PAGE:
|WJS: You combine straightforward imagery with the surreal. What is your relationship to documentary photography, and what is your relationship to the history of Surrealism, if we consider them to be separate strands of the history of photography?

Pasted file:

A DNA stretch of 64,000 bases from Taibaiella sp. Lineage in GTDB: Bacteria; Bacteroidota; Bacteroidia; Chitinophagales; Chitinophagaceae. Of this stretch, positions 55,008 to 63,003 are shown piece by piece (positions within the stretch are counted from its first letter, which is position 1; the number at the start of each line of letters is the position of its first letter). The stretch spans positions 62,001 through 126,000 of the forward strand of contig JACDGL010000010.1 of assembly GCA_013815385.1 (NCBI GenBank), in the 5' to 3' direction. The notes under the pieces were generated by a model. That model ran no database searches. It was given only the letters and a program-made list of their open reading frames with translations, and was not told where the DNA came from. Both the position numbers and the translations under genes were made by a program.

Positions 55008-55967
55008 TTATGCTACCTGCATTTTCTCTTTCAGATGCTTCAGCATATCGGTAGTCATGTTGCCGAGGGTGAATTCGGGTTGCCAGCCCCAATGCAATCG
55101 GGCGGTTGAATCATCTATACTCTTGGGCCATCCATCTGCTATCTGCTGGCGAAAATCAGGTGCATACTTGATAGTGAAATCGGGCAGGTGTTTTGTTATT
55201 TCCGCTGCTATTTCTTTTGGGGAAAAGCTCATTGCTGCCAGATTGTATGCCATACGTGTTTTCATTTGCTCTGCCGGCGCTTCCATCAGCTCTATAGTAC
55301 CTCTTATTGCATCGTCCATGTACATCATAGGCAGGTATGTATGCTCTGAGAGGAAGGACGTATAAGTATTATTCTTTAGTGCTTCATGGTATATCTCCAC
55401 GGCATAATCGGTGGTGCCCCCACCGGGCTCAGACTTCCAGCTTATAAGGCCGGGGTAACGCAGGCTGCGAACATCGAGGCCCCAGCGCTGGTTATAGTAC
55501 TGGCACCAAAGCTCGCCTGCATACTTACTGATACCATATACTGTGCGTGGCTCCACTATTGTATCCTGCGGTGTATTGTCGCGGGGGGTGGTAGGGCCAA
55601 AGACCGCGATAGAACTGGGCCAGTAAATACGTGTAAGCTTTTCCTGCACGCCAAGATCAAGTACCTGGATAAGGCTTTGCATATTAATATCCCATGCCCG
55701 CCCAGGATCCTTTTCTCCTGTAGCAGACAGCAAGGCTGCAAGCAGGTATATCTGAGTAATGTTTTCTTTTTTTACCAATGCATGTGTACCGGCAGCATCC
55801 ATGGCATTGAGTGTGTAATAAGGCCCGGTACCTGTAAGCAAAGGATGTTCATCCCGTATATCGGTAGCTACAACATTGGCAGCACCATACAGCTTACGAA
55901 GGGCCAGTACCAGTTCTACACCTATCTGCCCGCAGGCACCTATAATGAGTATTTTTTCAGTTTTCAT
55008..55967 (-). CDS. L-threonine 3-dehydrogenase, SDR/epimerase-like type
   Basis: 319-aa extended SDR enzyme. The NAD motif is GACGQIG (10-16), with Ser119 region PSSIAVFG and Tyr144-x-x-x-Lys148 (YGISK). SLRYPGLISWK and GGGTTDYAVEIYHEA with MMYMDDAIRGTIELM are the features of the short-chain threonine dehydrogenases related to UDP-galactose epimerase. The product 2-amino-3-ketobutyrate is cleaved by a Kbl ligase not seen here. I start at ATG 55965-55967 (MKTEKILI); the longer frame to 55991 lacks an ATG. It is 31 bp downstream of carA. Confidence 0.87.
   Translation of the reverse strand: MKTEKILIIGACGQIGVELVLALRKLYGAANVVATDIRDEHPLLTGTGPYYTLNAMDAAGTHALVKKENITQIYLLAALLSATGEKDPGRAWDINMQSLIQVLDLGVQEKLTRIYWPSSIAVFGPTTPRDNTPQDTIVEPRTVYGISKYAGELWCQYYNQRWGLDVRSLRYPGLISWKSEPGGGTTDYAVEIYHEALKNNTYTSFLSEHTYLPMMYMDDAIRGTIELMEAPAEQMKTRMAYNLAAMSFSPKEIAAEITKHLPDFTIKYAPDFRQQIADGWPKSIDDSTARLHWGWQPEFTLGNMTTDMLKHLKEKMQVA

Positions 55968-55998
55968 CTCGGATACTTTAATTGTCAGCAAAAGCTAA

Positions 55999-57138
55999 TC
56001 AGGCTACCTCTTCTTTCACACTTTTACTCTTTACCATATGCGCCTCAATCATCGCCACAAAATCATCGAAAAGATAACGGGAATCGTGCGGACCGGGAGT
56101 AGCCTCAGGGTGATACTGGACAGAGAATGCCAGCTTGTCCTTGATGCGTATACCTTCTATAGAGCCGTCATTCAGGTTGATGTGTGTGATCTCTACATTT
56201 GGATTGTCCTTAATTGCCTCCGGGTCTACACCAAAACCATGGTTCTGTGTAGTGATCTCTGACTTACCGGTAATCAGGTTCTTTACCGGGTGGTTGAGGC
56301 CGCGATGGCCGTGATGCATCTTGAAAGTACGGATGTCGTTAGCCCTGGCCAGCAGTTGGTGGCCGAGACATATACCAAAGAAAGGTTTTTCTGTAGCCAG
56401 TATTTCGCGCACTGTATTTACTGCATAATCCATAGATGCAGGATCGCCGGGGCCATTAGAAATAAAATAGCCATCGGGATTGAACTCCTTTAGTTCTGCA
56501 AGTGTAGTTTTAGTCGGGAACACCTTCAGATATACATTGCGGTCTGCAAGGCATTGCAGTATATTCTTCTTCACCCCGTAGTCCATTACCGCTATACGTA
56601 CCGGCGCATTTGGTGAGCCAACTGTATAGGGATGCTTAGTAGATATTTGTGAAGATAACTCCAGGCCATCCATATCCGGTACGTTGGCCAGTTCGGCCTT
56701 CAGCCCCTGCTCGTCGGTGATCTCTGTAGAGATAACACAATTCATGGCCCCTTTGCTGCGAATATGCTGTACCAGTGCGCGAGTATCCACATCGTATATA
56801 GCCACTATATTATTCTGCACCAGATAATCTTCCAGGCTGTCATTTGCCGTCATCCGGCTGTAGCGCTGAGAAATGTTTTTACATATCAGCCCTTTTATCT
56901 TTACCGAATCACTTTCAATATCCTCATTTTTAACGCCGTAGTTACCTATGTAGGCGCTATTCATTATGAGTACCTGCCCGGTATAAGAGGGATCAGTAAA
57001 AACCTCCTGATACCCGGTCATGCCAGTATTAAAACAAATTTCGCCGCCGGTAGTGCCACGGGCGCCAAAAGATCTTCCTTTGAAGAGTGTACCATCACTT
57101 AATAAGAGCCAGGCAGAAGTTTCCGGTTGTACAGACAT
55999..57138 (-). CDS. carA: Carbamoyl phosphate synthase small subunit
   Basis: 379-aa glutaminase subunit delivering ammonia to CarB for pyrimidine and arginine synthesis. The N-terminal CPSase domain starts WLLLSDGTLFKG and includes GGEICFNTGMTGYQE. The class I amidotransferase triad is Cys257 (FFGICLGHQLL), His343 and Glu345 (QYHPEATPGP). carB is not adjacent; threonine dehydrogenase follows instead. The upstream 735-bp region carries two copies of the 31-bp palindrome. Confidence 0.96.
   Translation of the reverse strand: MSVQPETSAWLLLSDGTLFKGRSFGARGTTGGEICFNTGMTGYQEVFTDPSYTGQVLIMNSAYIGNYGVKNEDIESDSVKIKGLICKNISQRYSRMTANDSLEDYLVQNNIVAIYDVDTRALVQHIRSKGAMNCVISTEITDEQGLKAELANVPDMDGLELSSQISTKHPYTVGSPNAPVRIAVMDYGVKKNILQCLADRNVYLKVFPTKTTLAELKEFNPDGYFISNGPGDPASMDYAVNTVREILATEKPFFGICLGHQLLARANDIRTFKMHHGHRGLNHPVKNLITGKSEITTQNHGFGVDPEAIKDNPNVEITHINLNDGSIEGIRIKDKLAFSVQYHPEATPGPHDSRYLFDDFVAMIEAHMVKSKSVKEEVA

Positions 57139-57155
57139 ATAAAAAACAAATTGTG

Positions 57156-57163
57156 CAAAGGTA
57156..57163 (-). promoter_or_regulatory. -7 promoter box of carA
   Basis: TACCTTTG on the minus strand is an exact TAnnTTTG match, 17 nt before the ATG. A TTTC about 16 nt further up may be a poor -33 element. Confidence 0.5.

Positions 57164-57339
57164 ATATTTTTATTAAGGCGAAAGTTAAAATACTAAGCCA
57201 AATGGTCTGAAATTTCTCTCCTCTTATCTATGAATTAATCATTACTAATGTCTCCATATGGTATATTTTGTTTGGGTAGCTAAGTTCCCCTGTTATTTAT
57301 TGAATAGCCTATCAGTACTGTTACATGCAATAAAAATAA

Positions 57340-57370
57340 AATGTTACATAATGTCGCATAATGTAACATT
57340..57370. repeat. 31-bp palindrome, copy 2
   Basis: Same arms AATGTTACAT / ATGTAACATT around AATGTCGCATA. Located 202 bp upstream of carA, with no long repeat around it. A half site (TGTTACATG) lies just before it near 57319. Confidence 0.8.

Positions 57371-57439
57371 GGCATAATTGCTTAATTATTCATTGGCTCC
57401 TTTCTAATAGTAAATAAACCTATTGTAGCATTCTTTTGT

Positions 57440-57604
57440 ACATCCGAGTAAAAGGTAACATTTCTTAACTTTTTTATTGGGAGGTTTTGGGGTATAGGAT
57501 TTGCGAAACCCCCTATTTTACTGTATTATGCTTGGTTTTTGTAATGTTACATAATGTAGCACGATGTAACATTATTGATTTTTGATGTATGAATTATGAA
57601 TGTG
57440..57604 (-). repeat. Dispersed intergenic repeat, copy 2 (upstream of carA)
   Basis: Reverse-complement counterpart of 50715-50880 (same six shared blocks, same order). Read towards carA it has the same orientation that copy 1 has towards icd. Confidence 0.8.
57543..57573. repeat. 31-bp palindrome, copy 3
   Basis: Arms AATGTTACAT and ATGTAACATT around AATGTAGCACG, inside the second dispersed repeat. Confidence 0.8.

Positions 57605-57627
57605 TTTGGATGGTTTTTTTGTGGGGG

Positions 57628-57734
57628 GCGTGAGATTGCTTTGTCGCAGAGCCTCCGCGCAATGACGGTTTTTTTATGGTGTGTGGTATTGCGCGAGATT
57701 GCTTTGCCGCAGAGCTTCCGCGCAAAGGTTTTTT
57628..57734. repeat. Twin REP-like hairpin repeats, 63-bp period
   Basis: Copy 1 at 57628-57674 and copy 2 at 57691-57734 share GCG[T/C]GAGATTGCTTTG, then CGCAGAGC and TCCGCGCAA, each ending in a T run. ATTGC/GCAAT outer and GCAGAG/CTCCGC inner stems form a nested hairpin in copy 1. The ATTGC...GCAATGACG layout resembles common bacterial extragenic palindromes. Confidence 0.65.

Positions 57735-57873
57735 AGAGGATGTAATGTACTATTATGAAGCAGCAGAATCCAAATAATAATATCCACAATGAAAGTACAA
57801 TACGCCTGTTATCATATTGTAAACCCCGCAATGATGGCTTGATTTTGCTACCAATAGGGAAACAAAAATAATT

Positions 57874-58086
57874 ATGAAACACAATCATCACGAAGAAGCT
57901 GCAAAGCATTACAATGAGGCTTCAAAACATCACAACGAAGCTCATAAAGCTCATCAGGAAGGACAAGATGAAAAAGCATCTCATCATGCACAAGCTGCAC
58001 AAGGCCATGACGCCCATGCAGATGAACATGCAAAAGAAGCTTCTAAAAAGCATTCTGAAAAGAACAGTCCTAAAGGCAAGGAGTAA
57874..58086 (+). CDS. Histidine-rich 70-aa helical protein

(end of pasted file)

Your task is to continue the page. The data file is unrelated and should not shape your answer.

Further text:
TR: Generally my position is one of synthesis. I’m open to what photography can do well, and to what I can do with photography. I like to keep the door open to documentary qualities, but I’m equally interested in the mythical, the religious, the surreal. A problem I have with historical Surrealism is how implausible the scenarios seem, while in an actual dream everything seems completely possible. The main problem with documentary photography is how it tends to simplify our relation to reality. It also pretends to not speak a language.
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